A track record of success
Debate continues on broadband costs
by Dave Boucher
Daily Mail Capitol Bureau Chief
CHARLESTON, W.Va. -- State lawmakers still aren't satisfied with explanations from state officials and Frontier Communications about costs of a massive project aimed at increasing access to broadband Internet in West Virginia.
State Chief Technology Officer Gale Given, a representative from Frontier Communications and other state technology representatives provided maps and more information about the Broadband Technology Opportunities Program grant to a joint legislative Committee on Technology.
The maps, and responses about the costs of the 675-mile project, weren't exactly what lawmakers wanted.
"I still have some unanswered questions about why we were paying $62,000 a mile," said Sen. Bob Williams, committee vice chairman.
Frontier received $42 million to help construct the fiber network in the project. Citynet and other providers accuse Frontier of misusing the money to try and prevent other providers from receiving any.
Jim Martin, Citynet CEO, wants to use an extra $2.5 million in federal stimulus money for other facilities that would connect to the national Internet "backbone," according to the Sunday Gazette-Mail.
The state officially needed to use that money by the end of 2013, Given said Sunday.
They asked for an extension Dec. 17 and have yet to hear anything back from the federal government.
"I'm still hopeful, but I don't really have anything good to base that on," Given said.
Administration of the $126.3 million federal grant - intended to provide fiber connectivity, Internet routers and communications towers throughout the state - continues to face scrutiny.
A report from the legislative auditor determined the state overpaid when it spent $24 million on routers that were typically far too large for their intended locations. A different legislative audit found the state sidestepped purchasing requirements when it spent millions on the communication towers portion of the project.
Last month, Delegate Nancy Guthrie, D-Kanawha, and other lawmakers asked Givens for engineering maps that provide very specific information about the fiber network. The maps would show exactly how many miles of fiber were built and give the details needed to allow other Internet providers to connect.
Given did not provide engineering maps at Sunday's meeting. She said she assumed they exist at Frontier, and the National Telecommunications and Information Administration doesn't require that the state keep the maps.
Guthrie also questioned why Dan Page, Frontier's communication manager in West Virginia, didn't appear before the committee last month.
Frontier distributed a four-page memo with information about the project after the meeting, and Mark McKenzie, a Frontier representative, spoke Sunday.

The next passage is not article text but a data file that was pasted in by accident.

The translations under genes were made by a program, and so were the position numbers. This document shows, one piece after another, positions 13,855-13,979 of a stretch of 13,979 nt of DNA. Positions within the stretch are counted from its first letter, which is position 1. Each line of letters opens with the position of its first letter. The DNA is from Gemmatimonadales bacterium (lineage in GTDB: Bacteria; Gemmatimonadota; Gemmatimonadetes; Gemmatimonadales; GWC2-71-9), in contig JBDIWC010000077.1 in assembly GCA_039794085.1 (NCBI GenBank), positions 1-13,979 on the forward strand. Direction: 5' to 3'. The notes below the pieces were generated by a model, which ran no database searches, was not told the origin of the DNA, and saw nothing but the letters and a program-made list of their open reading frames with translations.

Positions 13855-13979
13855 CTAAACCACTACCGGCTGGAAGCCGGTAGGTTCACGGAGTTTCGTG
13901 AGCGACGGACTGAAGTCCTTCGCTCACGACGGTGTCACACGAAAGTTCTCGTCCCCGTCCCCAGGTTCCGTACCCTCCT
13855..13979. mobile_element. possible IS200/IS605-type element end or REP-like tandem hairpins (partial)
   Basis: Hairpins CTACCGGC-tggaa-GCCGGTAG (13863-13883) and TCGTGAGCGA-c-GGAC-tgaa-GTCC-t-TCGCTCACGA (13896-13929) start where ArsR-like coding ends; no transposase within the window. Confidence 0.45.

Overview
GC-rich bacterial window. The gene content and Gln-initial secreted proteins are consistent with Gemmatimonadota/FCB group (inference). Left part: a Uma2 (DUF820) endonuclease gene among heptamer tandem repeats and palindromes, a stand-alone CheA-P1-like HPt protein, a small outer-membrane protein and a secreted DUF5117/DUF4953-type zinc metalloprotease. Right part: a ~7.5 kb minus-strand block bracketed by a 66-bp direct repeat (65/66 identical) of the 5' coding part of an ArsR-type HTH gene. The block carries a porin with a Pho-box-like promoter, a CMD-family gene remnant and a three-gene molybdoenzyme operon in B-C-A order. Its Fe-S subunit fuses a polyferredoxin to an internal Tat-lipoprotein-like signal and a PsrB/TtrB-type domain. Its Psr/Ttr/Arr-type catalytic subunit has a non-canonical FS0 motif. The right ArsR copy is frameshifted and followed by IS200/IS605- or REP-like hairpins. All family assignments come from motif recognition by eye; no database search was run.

He said he was working on getting some of the engineering maps to Guthrie. He also told lawmakers the average per-mile cost for such a project is $45,000 to $50,000.
Last month, Given said the state came in at about $57,000 per mile.
"Looking at apples to apples, we were about 22 percent over what we expected," Given said Sunday.
The Frontier memo put costs at the $62,000 per-mile sum Williams mentioned, but Frontier and the state say that's misleading.
Echoing the memo, McKenzie pointed to several issues Frontier says led to higher costs: $2.5 million to connect the "Community Anchor Institutions" - schools, government buildings and similar destinations for fiber - to the actual network. That cost wasn't initially part of the proposal, McKenzie said.
The company also spent an additional $500,000 on legal costs. An unexpected "substantial amount of rock" in the Cheat Mountain area increased costs of connecting West Virginia University and the National Radio Astronomy Observatory in Greenbank, McKenzie said.
Like the memo, McKenzie did not mention how much extra money the rocky terrain required.
Paying "prevailing wage" - an average hourly wage based on pay for similar local private work - to Frontier and contract workers also added $7.5 million.
McKenzie mentioned the prevailing wage requirement for the non-Frontier workers specifically and said other providers don't use union labor that requires paying prevailing wage.
Last month, Given told the committee she assumed prevailing wage costs were included in original estimates.
Williams, Guthrie, Sen. Chris Walters, R-Putnam, and others repeatedly asked about why the cost was higher than expected.
Given said early NTIA audits did not show the money was misspent.
"They were (the NTIA's) dollars, and I think we have to rely in some degree on their audit," Givens said.
More audits are taking place right now, Given said. A different state technology official said some preliminary findings of a state audit are expected as soon as this week.